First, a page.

Depression: Follow-up — Suicide Risk Psychiatry, PC ACOVE  
Depression: Follow-up 6 Weeks-No Symptom Response Psychiatry, PC ACOVE  
Depression: Follow-up 12 Weeks-Partial Response Psychiatry, PC ACOVE  
Depression: Continuing Therapy Psychiatry, PC ACOVE  
Depression: Maintenance Therapy Psychiatry, PC ACOVE  
Depression: Patients who Attain a 5 Point or Greater Reduction in Patient Health Questionnaire (PHQ) Score Within 6 Months After Their New Episode PHQ Psychiatry, PC Heath Resources and Services Administration (HRSA)  
Depression: Documented PHQ Reassessment Between 4-8 Weeks After New Episode PHQ Psychiatry, PC HRSA  
Depression: Follow up 1-3 Weeks After New Episode PHQ Psychiatry, PC HRSA  
Depression: Antidepressant and/or Psychotherapy Within 1 Month of Last New Episode PHQ. Psychiatry, PC HRSA  
Depression: 50% or Greater Reduction in PHQ 4 Months or Longer After Last New Episode PHQ Psychiatry, PC HRSA  
Depression: PHQ Score < 5, 4 Months or Longer After Last New Episode PHQ Psychiatry, PC HRSA  
Depression: Patients With a Diagnosis of Minor Depression, Depression NOS, or Adjustment Disorder Who Are Not on an Antidepressant Psychiatry, PC HRSA  
Depression: Diagnosis of Depression and a PHQ Score Within Last 6 Months Psychiatry, PC HRSA  
Depression: Patients Reporting an Improvement in Function Psychiatry, PC HRSA  
Depression: Documented Self-Management Goals Set Within Last 12 Months Psychiatry, PC HRSA  
Depression: Patients With a Diagnosis of Major Depression or Dysthymia Taking an Antidepressant Psychiatry, PC HRSA  
Depression: Patients With a Diagnosis of Major Depression or Dysthymia Who Have Been on an Antidepressant for At Least 6 Mos Psychiatry, PC HRSA  
Bipolar Disorder and Major Depression: Assessment for Manic or Hypomanic Behaviors* Psychiatry STABLE Project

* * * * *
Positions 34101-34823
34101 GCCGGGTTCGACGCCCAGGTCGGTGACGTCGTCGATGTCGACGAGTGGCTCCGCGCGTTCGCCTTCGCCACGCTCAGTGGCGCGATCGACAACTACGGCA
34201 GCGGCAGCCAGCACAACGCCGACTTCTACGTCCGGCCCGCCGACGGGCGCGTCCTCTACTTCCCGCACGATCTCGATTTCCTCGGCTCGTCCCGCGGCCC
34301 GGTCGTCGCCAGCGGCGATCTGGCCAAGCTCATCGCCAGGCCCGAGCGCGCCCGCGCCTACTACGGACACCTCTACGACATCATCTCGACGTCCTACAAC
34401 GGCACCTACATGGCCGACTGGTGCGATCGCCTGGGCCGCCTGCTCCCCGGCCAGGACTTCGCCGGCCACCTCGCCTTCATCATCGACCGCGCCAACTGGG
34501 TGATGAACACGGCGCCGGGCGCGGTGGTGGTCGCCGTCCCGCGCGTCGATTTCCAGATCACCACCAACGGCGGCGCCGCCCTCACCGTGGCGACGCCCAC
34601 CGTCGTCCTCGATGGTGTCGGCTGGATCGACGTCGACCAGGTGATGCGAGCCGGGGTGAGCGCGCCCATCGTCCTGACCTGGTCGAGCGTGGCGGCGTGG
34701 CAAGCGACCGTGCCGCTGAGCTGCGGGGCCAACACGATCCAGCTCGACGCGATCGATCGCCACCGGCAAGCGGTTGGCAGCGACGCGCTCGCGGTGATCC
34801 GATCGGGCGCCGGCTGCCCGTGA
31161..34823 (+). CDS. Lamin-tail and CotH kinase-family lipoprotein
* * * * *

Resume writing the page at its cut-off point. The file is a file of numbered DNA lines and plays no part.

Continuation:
Bipolar Disorder and Major Depression: Appraisal for Alcohol or Chemical Substance Abuse* Psychiatry STABLE Project  
Bipolar Disorder: Appraisal for Risk of Suicide* Psychiatry STABLE Project  
Bipolar Disorder: Level of Function Evaluation* Psychiatry STABLE Project  
Bipolar Disorder: Assessment for Diabetes* Psychiatry, PC STABLE Project  
Initiation and Engagement of Alcohol and Other Drug Dependence Treatment* Psychiatry, PC NCQA  
Dementia: Cognitive Evaluation PC, Neurology ACOVE  
Dementia: Medication Review PC, Neurology ACOVE  
Dementia: Medication Changes PC, Neurology ACOVE  
Dementia: Neurologic Examination PC, Neurology ACOVE  
Dementia: Laboratory Testing PC, Neurology ACOVE  
Dementia: HIV Testing PC, Neurology ACOVE  
Dementia: Depression Screening PC, Psychiatry, Neurology ACOVE  
Dementia: Alzheimer’s, Vascular Dementia, Lewy Body Dementia- Medication Discussion PC, Neurology ACOVE  
Dementia: Moderate Vascular or Mixed Dementia- Stroke Prophylaxis PC, Neurology ACOVE  
Dementia: Caregiver Support and Patient Safety PC, Neurology ACOVE  
Dementia: Behavioral/Psychological Symptoms PC, Psychiatry ACOVE  
Dementia: Behavioral Interventions and Pharmacotherapy Psychiatry, Neurology ACOVE  
Dementia: Antipsychotic Risk/Benefit Discussion Psychiatry, Neurology ACOVE  
Dementia: Driving PC, Psychiatry, Neurology ACOVE  
Bone and Joint Conditions:      
Osteoporosis Management in Women Who Had a Fracture* PC, Orthopedics, Rheumatology, Endocrinology NCQA,AMA/PCPI, ACOVE X
Osteoporosis: Communication with Physician Managing* Care Post Fracture Ortho, Rheumatology, Endocrinology, AMA/PCPI X
Osteoporosis: Pharmacologic Therapy-Female* PC, OB/Gyn, Orthopedics, Rheumatology, Endocrinology AMA/PCPI, ACOVE X
Osteoporosis Pharmacologic Therapy for Males PC, Orthopedics, Rheumatology, Endocrinology ACOVE  
Osteoporosis: Testosterone for Males PC, Orthopedics, Rheumatology, Endocrinology ACOVE  
Osteoporosis: Counseling for Vitamin D, Calcium Intake, Exercise PC, Orthopedics, Rheumatology, Endocrinology AMA/PCPI, ACOVE X
Osteoporosis: DXA Measurement for Glucocorticosteroids and Other Secondary Causes PC, Orthopedics, Rheumatology, Endocrinology AMA/PCPI  
Osteoporosis: Prophylaxis for Steroids PC, Orthopedics, Rheumatology, Endocrinology ACOVE  
Osteoarthritis: Functional and Pain Assessment* PC, Orthopedics, Rheumatology AMA/PCPI, ACOVE  
Osteoarthritis: Physical Examination of the Involved Joint PC, Orthopedics, Rheumatology AMA/PCPI  
Osteoarthritis: Assessment for OTC Medications* PC, Orthopedics, Rheumatology AMA/PCPI, ACOVE  
Osteoarthritis: Anti-inflammatory/Analgesic Therapy PC, Orthopedics, Rheumatology AMA/PCPI  
Osteoarthritis: NSAID Risk Assessment PC, Orthopedics, Rheumatology AMA/PCPI  
Osteoarthritis: Gastrointestinal Prophylaxis PC, Orthopedics, Rheumatology AMA/PCPI  
Osteoarthritis: Therapeutic Exercise for the Involved Joint PC, Orthopedics, Rheumatology AMA/PCPI, ICSI, ACOVE